In 1990, scientists reported to the annual conference of the American Association for the Advancement of Science on the successful use of blue light in the treatment of a wide variety of psychological problems, including addictions, eating disorders, impotence, and depression.

Recent Applications of Color

At the other end of the color spectrum, red light has been shown to be effective in the treatment of migraine headaches and cancer. As a result, color is becoming widely accepted as a therapeutic tool with various medical applications. A new technique, which has been developed over the past two decades as a result of pioneering research, is photodynamic therapy, or PDT. This is based on the discovery that certain intravenously injected photosensitive chemicals not only accumulate in cancer cells but selectively identify these cells under ultraviolet light. These photosensitive chemicals then exclusively destroy the cancer cells when activated by red light, whose longer wavelength allows it to penetrate tissue more deeply than other colors. PDT can be used for both diagnosis and treatment. Dr. Thomas Dougherty, who developed PDT, reports that in a worldwide experiment more than 3000 people, with a wide variety of malignant tumors, have been successfully treated with this technique.

Other Therapeutic Applications

Color is also used therapeutically in a variety of non medical settings. In some cases its effects have been quite accidental, as in a report to me by the governor of a newly built prison in which each of its four wings had been painted a different color. Both he and his staff found that the behavior of the prisoners varied significantly depending on which wing they lived in, although their allocation to each had been random. Those in red and yellow wings were more inclined to violence than those in the blue and green wings.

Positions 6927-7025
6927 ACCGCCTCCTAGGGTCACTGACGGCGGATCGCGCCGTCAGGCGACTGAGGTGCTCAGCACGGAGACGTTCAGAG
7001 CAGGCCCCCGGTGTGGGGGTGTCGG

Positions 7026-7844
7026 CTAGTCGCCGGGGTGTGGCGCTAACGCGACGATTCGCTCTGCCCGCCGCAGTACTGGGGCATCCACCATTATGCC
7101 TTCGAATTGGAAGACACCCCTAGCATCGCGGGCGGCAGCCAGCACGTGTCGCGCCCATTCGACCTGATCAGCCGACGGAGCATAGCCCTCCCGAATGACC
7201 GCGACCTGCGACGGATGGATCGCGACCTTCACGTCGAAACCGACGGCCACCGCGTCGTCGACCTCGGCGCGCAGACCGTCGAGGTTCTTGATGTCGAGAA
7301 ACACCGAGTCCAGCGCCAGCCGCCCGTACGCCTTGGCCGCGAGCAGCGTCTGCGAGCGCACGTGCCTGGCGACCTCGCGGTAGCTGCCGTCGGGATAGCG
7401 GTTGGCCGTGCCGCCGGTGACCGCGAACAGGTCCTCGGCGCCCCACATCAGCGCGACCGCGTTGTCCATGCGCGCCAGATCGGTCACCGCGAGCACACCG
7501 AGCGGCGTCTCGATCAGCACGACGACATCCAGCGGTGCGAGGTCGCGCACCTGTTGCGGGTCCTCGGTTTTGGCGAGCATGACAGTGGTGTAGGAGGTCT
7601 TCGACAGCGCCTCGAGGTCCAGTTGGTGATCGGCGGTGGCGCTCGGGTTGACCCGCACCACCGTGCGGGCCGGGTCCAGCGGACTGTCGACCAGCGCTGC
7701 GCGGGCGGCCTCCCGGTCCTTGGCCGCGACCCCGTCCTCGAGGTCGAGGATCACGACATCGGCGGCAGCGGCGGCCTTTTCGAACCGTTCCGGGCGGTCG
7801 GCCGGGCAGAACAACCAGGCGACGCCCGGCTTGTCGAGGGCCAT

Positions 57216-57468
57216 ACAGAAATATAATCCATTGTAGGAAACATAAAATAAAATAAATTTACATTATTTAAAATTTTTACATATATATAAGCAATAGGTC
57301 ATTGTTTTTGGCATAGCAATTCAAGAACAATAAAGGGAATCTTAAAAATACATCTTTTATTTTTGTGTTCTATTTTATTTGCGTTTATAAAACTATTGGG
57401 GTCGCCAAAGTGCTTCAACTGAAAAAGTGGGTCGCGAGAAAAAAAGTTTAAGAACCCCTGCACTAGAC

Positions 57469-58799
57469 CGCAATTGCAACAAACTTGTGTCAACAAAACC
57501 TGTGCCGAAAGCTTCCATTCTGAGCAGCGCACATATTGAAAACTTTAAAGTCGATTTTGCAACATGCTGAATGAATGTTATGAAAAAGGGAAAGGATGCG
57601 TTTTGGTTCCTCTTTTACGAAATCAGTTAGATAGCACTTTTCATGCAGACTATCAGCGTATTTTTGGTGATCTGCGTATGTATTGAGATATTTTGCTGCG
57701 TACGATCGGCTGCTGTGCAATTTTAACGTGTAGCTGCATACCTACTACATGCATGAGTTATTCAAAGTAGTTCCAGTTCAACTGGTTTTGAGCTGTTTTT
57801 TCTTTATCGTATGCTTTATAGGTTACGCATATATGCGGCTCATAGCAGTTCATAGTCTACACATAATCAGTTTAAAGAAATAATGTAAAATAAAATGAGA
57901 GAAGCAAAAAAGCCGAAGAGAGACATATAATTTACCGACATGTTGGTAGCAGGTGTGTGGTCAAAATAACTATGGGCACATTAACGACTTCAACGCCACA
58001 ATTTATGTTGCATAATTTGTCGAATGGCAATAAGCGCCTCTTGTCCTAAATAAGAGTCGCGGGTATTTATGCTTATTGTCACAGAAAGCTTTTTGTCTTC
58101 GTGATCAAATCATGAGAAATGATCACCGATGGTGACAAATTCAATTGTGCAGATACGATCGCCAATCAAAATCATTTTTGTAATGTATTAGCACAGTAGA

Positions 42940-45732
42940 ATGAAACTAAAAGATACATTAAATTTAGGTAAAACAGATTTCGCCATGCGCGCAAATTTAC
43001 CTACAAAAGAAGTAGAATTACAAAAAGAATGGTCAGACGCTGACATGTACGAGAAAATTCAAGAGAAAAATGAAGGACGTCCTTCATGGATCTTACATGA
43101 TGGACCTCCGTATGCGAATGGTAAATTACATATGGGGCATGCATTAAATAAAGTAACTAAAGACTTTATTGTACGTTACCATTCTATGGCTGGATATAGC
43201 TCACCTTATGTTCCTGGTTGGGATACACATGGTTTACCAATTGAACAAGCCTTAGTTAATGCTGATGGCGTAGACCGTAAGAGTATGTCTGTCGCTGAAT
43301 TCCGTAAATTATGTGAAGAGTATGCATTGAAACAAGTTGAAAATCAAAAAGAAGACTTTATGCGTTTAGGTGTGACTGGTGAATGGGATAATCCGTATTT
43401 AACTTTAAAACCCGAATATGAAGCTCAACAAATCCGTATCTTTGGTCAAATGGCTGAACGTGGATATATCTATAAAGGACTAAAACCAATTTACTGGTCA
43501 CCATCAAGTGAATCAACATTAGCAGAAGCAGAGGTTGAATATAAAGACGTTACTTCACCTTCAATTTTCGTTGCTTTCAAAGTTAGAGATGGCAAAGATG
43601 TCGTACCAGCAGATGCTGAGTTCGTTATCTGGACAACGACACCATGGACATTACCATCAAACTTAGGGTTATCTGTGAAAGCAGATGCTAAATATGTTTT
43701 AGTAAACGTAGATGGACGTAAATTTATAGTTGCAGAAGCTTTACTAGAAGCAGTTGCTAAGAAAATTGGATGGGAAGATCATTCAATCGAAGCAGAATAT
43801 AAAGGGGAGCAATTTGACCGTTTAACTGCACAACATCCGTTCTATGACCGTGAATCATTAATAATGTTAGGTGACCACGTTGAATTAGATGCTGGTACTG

Experimental research lends support to these observations. Viewing red light has been found to increase subjects' strength by 13.5 percent and to elicit 5.8 percent more electrical activity in the arm muscles. For this reason it is now used to improve the performance of athletes. Whereas red light appears to help athletes who need short, quick bursts of energy, blue light assists in performances requiring a more steady energy output.

By comparison, pink has been found to have a tranquilizing and calming effect within minutes of exposure. It suppresses hostile, aggressive, and anxious behavior — interesting given its traditional association with women in Western culture. Pink holding cells are now widely used to reduce violent and aggressive behavior among prisoners, and some sources have reported a reduction of muscle strength in inmates within 2.7 seconds. It appears that when in pink surroundings people cannot be aggressive even if they want to, because the color saps their energy.